Porn. In the app stores, on pornography websites, on malware-infected sites, on social media networks… “But I set up parental controls. I can lock down the device, right?” Sure, but a word of caution: someone who wants to find a way around controls will do just that. Think hidden folder apps, private web browser apps, harmful websites not yet blacklisted, etc. Is your child too young to think of these things? Young 6-year-olds have accidentally clicked on porn through “related videos” inside Apps for kids. While new ways of filtering out or monitoring porn may become available, these helpful services are no match in a competition with the multi-billion dollar porn industry. Recent news headlines:
They’re expensive. Consider a phone plan with a low number of minutes, text messaging, a data plan (required for most smartphones!), and tax at $90/month that comes out to $1,080/year. Add the cost of accessories. Then add the cost of upgrading to the next phone when that model becomes obsolete and the current model has already lost its resale value. Maybe you have a Family Plan that cuts my estimate in half–it’s still a significant amount.
Less exercise. One of the trade-offs to spending time in front of a screen is less time spent on activities involving physical exercise. Sure, some activities surrounding a smartphone can involve exercise (jogging to music?). But consider the amount of time spent sitting or standing. “But you don’t understand, my child would have spent their time in front of the TV.” Okay, so get rid of your TV. No one said the road to success here would be an easy one.
Physical safety from pedophiles and stalkers online. Having a smartphone often involves broadcasting a physical location to friends and online followers. Ask yourself: How hard is it to directly or indirectly trick a young person into giving away their location?
Poor sleeping habits. “According to the American Academy of Pediatrics, 75 percent of teens use cellphones at night when they should be sleeping, and after 9pm, 34 percent of adolescents reported text messaging, 44 percent reported talking on the telephone, 55 percent reported being online, and 24 percent played computer games. Media use also often stimulates the brain, which makes it harder to sleep hours after you’ve turned your electronic devices off.” (source)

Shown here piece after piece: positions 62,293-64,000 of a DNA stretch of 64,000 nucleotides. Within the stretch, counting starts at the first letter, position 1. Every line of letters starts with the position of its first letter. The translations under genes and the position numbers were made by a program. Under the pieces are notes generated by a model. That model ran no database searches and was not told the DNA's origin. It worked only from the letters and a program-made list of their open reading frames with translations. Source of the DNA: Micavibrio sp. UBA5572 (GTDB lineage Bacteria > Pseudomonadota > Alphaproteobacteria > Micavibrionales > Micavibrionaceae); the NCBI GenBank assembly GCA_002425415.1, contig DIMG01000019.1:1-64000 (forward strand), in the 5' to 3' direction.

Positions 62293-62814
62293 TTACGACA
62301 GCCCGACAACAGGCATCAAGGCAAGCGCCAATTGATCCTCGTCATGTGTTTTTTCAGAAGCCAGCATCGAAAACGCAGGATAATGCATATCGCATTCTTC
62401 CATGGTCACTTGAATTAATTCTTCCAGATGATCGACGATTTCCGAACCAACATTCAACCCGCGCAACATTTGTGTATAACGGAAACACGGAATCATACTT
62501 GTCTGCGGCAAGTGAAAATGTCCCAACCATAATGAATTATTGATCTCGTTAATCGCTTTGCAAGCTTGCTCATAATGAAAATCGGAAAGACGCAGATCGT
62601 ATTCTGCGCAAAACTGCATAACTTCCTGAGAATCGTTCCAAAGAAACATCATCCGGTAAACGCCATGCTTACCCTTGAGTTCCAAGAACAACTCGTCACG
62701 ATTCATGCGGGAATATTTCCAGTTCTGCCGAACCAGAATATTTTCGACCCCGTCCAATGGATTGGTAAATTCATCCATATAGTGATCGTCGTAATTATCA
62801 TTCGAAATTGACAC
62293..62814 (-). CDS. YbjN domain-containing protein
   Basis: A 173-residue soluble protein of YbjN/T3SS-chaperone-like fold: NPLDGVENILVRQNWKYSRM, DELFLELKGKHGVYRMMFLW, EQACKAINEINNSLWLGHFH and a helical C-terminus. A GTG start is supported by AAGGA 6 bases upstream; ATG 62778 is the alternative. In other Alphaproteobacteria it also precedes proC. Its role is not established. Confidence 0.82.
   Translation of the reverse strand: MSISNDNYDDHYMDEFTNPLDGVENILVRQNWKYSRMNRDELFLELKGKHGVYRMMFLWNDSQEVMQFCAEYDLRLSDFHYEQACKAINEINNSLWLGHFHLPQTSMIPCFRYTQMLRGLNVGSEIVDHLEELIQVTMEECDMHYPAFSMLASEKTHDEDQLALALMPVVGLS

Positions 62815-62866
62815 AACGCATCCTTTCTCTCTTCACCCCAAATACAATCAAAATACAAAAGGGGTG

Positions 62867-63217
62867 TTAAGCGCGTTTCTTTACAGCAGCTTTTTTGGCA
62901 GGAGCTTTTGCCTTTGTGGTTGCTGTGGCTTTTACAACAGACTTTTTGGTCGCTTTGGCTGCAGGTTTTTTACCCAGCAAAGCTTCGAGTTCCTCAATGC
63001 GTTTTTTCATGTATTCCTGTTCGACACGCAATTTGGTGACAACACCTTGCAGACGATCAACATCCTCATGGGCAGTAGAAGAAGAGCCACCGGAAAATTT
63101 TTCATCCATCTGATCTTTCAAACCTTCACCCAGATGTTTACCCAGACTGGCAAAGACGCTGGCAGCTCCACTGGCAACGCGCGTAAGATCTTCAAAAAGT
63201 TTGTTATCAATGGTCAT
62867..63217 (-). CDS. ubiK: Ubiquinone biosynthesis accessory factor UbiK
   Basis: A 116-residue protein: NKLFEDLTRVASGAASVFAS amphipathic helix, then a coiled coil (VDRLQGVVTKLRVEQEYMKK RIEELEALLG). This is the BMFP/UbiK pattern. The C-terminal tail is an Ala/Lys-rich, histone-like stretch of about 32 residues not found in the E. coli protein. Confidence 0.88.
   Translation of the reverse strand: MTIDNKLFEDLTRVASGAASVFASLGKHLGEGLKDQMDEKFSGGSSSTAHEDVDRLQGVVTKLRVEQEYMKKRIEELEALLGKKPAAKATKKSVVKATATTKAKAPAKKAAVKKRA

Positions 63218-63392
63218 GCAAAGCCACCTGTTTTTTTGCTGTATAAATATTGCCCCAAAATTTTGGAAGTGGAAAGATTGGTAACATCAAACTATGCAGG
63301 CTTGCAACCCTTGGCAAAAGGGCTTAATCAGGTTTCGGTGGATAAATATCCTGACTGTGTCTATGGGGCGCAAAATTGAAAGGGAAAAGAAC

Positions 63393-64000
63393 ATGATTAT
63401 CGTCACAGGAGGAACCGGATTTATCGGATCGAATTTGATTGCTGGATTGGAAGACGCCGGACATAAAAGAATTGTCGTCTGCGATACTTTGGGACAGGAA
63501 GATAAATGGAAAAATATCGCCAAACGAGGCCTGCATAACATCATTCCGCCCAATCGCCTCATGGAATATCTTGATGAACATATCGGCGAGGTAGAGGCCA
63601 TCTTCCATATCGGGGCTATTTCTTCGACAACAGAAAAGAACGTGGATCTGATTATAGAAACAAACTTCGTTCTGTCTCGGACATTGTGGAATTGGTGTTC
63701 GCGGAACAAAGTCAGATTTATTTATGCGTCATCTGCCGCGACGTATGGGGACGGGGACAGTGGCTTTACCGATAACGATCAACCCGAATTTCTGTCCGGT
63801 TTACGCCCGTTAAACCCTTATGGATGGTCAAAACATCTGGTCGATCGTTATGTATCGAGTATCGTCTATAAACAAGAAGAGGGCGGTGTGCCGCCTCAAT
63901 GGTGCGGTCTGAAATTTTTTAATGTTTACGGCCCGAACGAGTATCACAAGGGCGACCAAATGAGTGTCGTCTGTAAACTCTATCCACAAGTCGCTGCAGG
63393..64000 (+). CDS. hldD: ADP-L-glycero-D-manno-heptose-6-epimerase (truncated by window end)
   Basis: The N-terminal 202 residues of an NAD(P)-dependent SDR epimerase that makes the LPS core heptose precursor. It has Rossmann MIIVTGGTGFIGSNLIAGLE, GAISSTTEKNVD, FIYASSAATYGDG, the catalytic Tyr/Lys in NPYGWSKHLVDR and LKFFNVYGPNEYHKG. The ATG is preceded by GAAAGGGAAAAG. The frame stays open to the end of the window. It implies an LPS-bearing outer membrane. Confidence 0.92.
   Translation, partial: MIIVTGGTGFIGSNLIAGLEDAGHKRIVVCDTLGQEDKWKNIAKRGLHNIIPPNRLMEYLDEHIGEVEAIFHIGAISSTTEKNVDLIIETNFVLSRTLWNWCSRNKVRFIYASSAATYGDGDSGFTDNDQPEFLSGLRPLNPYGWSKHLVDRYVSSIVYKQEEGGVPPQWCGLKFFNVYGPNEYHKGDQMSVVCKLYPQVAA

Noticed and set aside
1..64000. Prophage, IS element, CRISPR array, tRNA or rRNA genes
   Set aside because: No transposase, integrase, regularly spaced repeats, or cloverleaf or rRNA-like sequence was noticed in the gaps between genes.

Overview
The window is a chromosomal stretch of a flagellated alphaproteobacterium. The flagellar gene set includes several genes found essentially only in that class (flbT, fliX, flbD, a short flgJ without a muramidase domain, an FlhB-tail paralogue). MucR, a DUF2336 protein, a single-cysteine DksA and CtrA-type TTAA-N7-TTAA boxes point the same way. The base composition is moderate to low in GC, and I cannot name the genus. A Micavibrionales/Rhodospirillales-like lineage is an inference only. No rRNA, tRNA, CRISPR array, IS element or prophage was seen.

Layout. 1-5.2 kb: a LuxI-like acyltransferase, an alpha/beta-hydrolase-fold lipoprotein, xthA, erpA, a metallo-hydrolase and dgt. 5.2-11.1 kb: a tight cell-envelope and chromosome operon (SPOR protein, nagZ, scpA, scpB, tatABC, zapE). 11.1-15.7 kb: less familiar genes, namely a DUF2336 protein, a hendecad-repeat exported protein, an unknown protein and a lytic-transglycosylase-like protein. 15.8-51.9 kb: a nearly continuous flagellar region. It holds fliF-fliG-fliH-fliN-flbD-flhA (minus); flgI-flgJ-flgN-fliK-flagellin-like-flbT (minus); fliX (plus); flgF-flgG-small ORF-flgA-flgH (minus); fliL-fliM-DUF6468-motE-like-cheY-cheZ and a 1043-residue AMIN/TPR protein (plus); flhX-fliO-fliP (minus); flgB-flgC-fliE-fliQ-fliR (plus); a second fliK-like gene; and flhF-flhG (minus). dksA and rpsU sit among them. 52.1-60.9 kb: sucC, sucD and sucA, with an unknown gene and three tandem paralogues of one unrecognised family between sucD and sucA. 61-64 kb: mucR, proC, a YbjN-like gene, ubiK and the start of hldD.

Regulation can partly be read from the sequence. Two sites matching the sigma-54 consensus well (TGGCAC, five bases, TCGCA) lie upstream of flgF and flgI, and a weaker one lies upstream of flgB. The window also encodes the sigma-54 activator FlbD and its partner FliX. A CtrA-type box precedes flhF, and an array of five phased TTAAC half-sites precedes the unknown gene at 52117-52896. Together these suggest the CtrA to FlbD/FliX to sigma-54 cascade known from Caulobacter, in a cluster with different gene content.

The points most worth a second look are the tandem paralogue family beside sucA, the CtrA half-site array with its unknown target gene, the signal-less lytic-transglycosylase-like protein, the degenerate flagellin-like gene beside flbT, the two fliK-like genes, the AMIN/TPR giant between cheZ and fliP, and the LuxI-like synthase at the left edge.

Exposure to other dangers: violence, drugs, alcohol, gambling, sex, and erotic reading material in ebooks. All of these things can be found in those fun, free games your child’s friend showed them. “But that stuff doesn’t affect my kid!” Yes, it does, whether you realize it or not. Regardless, consider that your decision for your child may unknowingly influence other parents, whose children will be affected differently. Also consider the implications for game developers who see increased downloads and in turn, larger profits on the games containing the dangers mentioned above.
Important life lessons gained while going through childhood without the smartphone: The patience to wait for something. A longer attention span. Contentment without owning the newest toy. Solid social skills after having spent more time interacting face-to-face with peers. The personal strength to fight peer pressure when “everyone else is doing it.”
Parents, now that you’re aware of some of the dangers, I hope that you’ll agree with me: You love your child too much to ignore these dangers. You would rather withhold something they want, than give them what will likely harm them. For those who have young children and are trying to make a decision, keep in mind that you don’t have to learn this lesson the hard way. If your child was about to walk off the edge of a cliff and you had the chance to prevent it, wouldn’t you put your foot down for their sake, despite their protests?
Note: I purposefully haven’t mentioned an age. Instead of asking “When should I give my child a smartphone?” weigh the risks your kid would face along with the real benefits they may receive.